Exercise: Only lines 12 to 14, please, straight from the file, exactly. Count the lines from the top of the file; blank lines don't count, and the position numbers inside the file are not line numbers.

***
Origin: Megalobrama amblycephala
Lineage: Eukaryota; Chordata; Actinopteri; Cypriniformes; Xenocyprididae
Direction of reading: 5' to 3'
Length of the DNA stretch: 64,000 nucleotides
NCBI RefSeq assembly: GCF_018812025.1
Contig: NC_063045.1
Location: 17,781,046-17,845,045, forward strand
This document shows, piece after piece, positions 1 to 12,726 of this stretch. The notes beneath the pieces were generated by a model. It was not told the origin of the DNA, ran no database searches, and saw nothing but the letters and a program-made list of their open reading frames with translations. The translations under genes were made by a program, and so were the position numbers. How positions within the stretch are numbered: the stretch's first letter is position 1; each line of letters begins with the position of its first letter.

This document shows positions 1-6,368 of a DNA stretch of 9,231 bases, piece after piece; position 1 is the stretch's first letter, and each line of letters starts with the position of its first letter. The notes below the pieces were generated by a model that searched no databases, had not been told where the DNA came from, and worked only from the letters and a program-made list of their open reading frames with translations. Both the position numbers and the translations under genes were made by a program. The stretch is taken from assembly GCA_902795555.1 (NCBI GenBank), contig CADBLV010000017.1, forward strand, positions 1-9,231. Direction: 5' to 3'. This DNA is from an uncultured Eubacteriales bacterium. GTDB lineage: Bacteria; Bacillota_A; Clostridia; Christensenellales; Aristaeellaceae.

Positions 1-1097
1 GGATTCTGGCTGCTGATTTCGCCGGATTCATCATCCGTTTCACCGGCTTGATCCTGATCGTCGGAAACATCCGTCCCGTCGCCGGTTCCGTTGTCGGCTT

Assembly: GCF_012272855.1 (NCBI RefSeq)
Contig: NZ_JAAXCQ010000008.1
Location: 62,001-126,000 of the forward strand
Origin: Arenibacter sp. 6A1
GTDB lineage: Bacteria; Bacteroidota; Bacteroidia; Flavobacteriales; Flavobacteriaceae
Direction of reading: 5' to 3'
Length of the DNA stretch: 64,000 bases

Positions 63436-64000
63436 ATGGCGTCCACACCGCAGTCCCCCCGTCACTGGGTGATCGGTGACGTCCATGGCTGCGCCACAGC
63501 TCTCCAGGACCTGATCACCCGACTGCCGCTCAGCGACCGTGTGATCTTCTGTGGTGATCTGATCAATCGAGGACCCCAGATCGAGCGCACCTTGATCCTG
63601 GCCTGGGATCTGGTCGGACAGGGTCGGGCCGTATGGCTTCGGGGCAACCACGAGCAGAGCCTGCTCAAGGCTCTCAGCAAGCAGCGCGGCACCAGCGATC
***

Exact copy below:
Assembly: GCF_012272855.1 (NCBI RefSeq)
Contig: NZ_JAAXCQ010000008.1
Location: 62,001-126,000 of the forward strand